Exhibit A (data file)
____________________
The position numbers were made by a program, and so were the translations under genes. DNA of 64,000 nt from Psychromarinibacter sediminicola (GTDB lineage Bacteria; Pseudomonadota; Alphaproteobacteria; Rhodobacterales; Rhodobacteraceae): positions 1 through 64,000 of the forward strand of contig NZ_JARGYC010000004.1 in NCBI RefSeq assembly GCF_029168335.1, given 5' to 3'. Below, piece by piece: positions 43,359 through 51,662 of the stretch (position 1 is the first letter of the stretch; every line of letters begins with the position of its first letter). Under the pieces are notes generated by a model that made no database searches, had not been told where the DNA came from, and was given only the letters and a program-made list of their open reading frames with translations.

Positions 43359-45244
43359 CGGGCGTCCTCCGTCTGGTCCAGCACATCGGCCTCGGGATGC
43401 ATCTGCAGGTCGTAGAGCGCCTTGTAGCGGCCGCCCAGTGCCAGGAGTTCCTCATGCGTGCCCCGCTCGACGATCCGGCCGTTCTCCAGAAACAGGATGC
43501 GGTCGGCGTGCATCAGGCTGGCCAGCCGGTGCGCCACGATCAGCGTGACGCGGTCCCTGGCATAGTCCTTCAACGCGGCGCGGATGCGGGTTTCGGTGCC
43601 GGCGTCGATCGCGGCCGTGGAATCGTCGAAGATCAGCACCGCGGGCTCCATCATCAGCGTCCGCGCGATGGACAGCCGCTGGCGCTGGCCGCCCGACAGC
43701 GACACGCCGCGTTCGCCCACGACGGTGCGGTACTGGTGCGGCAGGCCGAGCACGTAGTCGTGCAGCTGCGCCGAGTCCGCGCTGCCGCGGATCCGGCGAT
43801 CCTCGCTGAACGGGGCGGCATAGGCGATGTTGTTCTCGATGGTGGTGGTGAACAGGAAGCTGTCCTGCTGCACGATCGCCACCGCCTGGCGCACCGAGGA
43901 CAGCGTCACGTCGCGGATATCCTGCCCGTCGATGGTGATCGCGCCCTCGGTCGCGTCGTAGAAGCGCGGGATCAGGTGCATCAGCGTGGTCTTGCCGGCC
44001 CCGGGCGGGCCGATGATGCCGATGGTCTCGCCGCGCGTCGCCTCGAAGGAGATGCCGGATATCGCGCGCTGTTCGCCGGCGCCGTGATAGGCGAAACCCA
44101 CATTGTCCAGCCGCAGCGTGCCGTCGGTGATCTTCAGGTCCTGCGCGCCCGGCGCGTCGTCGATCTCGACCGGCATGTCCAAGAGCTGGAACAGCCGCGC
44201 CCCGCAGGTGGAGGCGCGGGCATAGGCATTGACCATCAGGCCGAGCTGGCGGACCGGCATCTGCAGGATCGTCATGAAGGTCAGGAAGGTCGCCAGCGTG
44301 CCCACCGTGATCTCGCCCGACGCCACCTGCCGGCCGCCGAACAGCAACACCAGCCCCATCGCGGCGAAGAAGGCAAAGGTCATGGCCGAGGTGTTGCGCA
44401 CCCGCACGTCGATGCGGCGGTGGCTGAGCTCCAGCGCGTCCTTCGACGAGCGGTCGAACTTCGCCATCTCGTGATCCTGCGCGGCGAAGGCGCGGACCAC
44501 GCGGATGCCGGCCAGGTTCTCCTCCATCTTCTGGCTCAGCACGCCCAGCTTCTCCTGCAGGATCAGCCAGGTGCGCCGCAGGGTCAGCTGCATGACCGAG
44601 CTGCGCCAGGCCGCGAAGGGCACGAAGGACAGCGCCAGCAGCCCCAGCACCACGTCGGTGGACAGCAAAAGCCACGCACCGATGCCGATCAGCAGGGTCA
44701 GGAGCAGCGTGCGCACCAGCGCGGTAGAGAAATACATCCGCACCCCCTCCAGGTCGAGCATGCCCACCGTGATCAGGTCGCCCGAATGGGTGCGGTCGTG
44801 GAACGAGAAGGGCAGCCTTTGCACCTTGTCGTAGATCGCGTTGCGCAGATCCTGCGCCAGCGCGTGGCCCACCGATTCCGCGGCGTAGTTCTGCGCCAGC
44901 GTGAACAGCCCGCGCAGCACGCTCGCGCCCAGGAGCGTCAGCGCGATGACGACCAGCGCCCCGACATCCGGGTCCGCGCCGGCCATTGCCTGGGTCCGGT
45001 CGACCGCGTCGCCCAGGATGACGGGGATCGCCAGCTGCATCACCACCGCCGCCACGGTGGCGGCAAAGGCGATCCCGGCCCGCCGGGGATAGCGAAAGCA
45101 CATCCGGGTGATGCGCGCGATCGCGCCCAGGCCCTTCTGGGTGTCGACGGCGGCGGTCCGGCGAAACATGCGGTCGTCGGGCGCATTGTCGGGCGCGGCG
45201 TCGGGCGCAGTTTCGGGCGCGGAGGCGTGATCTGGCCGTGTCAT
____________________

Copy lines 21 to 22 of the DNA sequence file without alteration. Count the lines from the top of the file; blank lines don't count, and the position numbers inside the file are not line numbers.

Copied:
45101 CATCCGGGTGATGCGCGCGATCGCGCCCAGGCCCTTCTGGGTGTCGACGGCGGCGGTCCGGCGAAACATGCGGTCGTCGGGCGCATTGTCGGGCGCGGCG
45201 TCGGGCGCAGTTTCGGGCGCGGAGGCGTGATCTGGCCGTGTCAT